Dead Again" makes some of the best movies of the past live again. While it couldn't be more derivative, it's so elegant and so witty that it leaves one open-mouthed in admiration. Kenneth Branagh, whose first feature was 1989's "Henry V" and whose second feature tis is, does not seem capable of doing wrong.
Branagh and his equally precocious scriptwriter, Scott Frank -- both men are barely 30 -- set out to make a film that is as Hitchcockian as possible. As in such movies as "Vertigo," a detective investigates a crime whose solution may bring about his own death and/or that of the woman he loves.
Branagh and his real-life wife, the English actress Emma Thompson, each play two roles. Private investigator Mike Church (Branagh) is called upon to try to find the identity of the mysterious Grace (Thompson), who has lost her memory and her ability to speak. Through the efforts of an eccentric antiques dealer (Derek Jacobi) with a gift for hypnosis, Grace is "regressed" back to a former identity. It seems that she may be the reincarnation of the famous pianist Margaret Strauss (also Thompson) who was apparently murdered by her equally famous conductor-composer husband, Roman Strauss (Branagh again).
This basic scenario gives birth to two movies -- one set in the past in black and white and acted in the style of 1940s film noir and another in color acted in contemporary fashion. This tour de force of film making is subjected to incredible narrative twists and turns that seem -- in the end -- to have been logical and inevitable.
But if the movie is Hitchcockian, Branagh's use of the camera clearly pays homage to the Orson Welles of "Citizen Kane." The best of several artful allusions to that movie involves Mike Church's visit to the old-age home where Gray Baker (Andy Garcia) is dying. The scene recalls the visit of the reporter to the aging Joseph Cotten in the earlier film only to ring some dazzlingly bizarre changes upon it.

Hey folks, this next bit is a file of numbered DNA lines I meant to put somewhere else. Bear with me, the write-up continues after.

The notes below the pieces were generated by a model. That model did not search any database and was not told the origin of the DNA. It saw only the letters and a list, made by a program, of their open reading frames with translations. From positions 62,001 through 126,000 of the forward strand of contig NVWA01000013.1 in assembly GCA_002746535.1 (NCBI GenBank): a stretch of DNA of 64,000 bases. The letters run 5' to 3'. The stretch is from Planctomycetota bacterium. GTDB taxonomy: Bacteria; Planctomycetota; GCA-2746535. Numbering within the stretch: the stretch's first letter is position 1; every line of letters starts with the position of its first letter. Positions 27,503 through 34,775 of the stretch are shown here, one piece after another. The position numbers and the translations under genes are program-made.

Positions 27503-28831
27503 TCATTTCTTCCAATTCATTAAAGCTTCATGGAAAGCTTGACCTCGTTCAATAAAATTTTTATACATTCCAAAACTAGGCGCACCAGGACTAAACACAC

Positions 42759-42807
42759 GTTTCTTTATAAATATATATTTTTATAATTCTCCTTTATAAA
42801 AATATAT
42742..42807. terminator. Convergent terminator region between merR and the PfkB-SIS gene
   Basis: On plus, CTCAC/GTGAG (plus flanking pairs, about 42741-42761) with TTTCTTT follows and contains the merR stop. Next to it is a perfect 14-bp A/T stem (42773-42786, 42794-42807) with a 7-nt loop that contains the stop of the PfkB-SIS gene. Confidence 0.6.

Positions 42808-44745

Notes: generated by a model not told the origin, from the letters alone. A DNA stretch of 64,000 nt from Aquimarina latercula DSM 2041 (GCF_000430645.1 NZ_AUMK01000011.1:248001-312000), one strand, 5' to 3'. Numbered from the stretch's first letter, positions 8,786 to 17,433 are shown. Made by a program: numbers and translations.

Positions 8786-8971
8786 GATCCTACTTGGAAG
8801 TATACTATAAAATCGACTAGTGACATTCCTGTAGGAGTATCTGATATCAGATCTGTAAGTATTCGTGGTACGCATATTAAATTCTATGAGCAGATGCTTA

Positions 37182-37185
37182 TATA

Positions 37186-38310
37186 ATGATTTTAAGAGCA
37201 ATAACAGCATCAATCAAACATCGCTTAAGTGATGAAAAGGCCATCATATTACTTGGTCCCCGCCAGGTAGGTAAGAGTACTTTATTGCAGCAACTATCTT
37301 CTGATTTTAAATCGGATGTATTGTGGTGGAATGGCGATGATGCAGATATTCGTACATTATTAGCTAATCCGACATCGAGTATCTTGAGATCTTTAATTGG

Like Laurence Olivier -- his great British predecessor as an actor-director -- Branagh has a knack for freeing actors to do their best work. He himself is so fine in the two parts -- with faultless accents as the American Mike Church and the German Roman Strauss -- that some moviegoers may not realize that it is the same actor until the movie is almost half over.
Derek Jacobi is simply terrific as the antiques dealer who knows even more about the past than he lets on. Thompson, one of the least conventionally beautiful of all beautiful actresses, makes it easy to believe that different men in separate lifetimes would fall in love with her. Garcia is great as a reporter with a weakness for Thompson and cigarettes, and Robin Williams gives an over-the-top performance as a defrocked psychiatrist who believes in karmic retribution.
In some ways, the most remarkable thing about "Dead Again" is the tissue of ironies created by its references to other movies -- and not just to those by Hitchcock and Welles. This does not mean that enjoyment is tied to cinematic literacy, but such knowledge does alter one's enjoyment. If one comes to "Dead Again" simply as a thriller, it succeeds simply as that. But if one knows the movies to which Branagh teasingly alludes, the experience is richer if somewhat less visceral.
At moments of great intensity, Branagh occasionally likes to wink at his audience to remind us that this is just a movie. But the young director has so much fun with his material that it is all but impossible not to share his exhilaration.
Starring Kenneth Branagh, Emma Thompson, Andy Garcia and Derek Jacobi.
Directed by Kenneth Branagh.
Released by Paramount.